Spitzer Spreads Out on 'The Best You Never Heard'

Nominated in 8 categories for 2019 Review Music Awards

Posted In: Arts & Entertainment, , Artist Feature,   From Issue 876   By: Robert E Martin

13th March, 2019     0

Out of the dark challenges that confront all of us living in the rust belt, running the palette from economic despondency to spiritual bankruptcy, with this latest release (Best You Never Heard) the Hip-Hop and Rap artist Mike Spitz (aka Spitzer) achieves a much deeper intensity of understanding, placement, and wisdom with his music, which weaves a connection to salvation through lyrics that map a musical odyssey grounded by fundamental values of family, self-respect, and faith in those that shape worlds looking beyond that of narrow self-interest.

Nominated in eight categories for this year’s 2019 Review Music Awards, including Best Rap/Hip-Hop Songwriter, Rap Artist of the Year, Best Album, Most Innovative Artist, and Best Solo Artist, tracks such as What Do You Want From Me (featuring Jelly Roll & Woody Gates), Dollar Out of 15 Cents, Saginaw, Mi, Ghetto Lullabye, and Take Me To My Home all build upon a percolating musical maturity that is also evident on this latest release, thanks to Spitzer’s evolving melodic structure and the invaluable contributions of guitarist Shawn Yancer.

Most important, Spitz brings a unique raw emotion and real life perspective into his work that is difficult to find in the manufactured mythology of  today’s industry. His delivery, tone, and lyricism set him in a league of his own, largely because Spitz wears all the hats when it comes to his music career.

“For me at this point in my career, I have no choice but to play the role of artist, manager, booking agent, producer, investor, and label,” he reflects. “I wasn’t brought into this with a silver spoon or connections. I learned a long time ago that if it’s going to work, it is going to be because I put in the work.  If you truly love something and have passion for it, you will never give up and you will always fight for it”. 

In approach this latest album, Spitz took his time and the album evolved into a two-year project. “As this album came upon me I wanted to stay true to myself and stay with my emotions,” he explains. “All these songs are based straight from emotion. I don’t go into the studio with pre-conceived ideas of to lay it out. Musically, I take a lot of time writing songs, although the really good songs seem to be the ones that write themselves.  Over that two-year time period life happens, but I think taking more time on this project made it that much better.”

Did Spitzer’s outlook and perspective on the project change from the time he started work through the time of completion?  “Yeah, there were songs initially that I wanted to put on the album that didn’t make the cut.  I wrote 30 songs and chopped it down; but mainly, pushed out the digital songs and kept more of the live ones, because I felt they retained a better feel. And while I always rap, I sang a lot more on this album. I feel like I found my sound and know what works and know what to stay away from.”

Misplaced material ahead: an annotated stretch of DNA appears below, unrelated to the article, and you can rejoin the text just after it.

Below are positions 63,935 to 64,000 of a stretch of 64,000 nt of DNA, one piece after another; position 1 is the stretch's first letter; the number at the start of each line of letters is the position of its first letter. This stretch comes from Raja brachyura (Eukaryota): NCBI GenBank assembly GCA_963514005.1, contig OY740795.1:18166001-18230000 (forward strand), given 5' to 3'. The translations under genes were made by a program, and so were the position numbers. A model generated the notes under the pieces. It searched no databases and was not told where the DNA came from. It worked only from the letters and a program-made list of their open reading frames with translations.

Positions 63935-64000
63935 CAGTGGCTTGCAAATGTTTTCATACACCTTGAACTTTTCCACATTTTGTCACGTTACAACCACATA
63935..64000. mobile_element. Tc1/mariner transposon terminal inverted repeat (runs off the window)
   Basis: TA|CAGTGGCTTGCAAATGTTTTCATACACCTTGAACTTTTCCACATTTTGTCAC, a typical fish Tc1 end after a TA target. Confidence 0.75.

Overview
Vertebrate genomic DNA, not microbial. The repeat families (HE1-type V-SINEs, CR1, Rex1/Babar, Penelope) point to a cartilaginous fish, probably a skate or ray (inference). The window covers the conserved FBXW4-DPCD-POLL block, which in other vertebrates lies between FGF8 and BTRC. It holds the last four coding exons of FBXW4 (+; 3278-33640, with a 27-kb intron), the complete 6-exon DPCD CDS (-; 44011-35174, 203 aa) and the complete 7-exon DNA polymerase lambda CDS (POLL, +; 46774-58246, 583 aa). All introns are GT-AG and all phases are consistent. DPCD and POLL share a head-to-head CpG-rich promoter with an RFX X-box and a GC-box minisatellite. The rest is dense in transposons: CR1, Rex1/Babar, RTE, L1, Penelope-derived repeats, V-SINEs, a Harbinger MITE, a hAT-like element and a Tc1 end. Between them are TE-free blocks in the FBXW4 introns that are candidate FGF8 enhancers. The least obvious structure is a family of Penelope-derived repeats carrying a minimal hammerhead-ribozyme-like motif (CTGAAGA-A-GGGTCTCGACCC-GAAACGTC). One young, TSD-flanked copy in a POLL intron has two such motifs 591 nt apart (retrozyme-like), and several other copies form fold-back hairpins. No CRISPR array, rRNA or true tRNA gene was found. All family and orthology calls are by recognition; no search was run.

“The party music and that stuff is not for me,” he continues. “Over 25 years I’ve seen lots of changes and trends and while there’s some really good artists out there that I’m hearing, I also hear stuff on the radio and go, ‘Oh my God, really?  In terms of content I can’t see myself jumping on something just because it’s selling. At the end of the day I have to sing these songs, my kids hear this music, as do people I care about. If you’re not speaking truth with your music it’s a tough show to pull off; when it’s real you feel it and it becomes easy.”

With his newest release Spitzer is also playing more shows than he has in recent years, to greater crowd response. “People relate to my music because I talk about stuff everybody goes through, especially being where we’re from,” he notes. “I’m not a cookie cutter and I’m not trying to do just one sound. If you can relate and connect to a person that’s how you get fans. I’ve had people tell me they felt like I wrote a particular song just for them while they were listening to it riding their motorcycle with tears in their eyes, and you just go, ‘Damn’ - this can be a powerful road.”

As a producer, now that Mike has sat behind the board tweaking the knobs for a while now, does he stick with the same principles as when he started?  “Not really. It starts out with the guitar for me. Shawn will send me stuff all the time and once I hear a lick and get it in my ear, I’ll tell him it’s all cool but we’ll take this part and loop it, to build it up before bringing the drums in. I tend to keep things simple with live band sounds now and might throw a little synthesizer in, but not much.”

When approach his live shows, Spitz says Shawn is always present and he often brings in guitarist Kyle Mayer to had his own musical textures. “Kyle and I went to school together when we were kids and he’s great to play with as well,” concludes Spitz. “I don’t wanna be stuck in one thing musically. My crowd tends to be a bit more laid back and mature; and I’ve been doing a lot of shows with Redburn. We have one coming up at White’s Bar on March 22nd.”

(Best You Never Heard) is currently available on all Internet music stores including apple music, itunes, tidal, plus many more. You can also stream it on spotify, iheart radio, and Pandora. And the physical CD can be obtained at any of Spitzer’s shows or at his Saginaw Tattoo Shop on Bay Road.

Spitzer will also be a guest performer at the 33rd Review Music Awards Celebration on Sunday, April 14th at LumberBaron’s in Bay City; and will be opening up for Everlast on May 11th at the Buick City Event Center in Flint.



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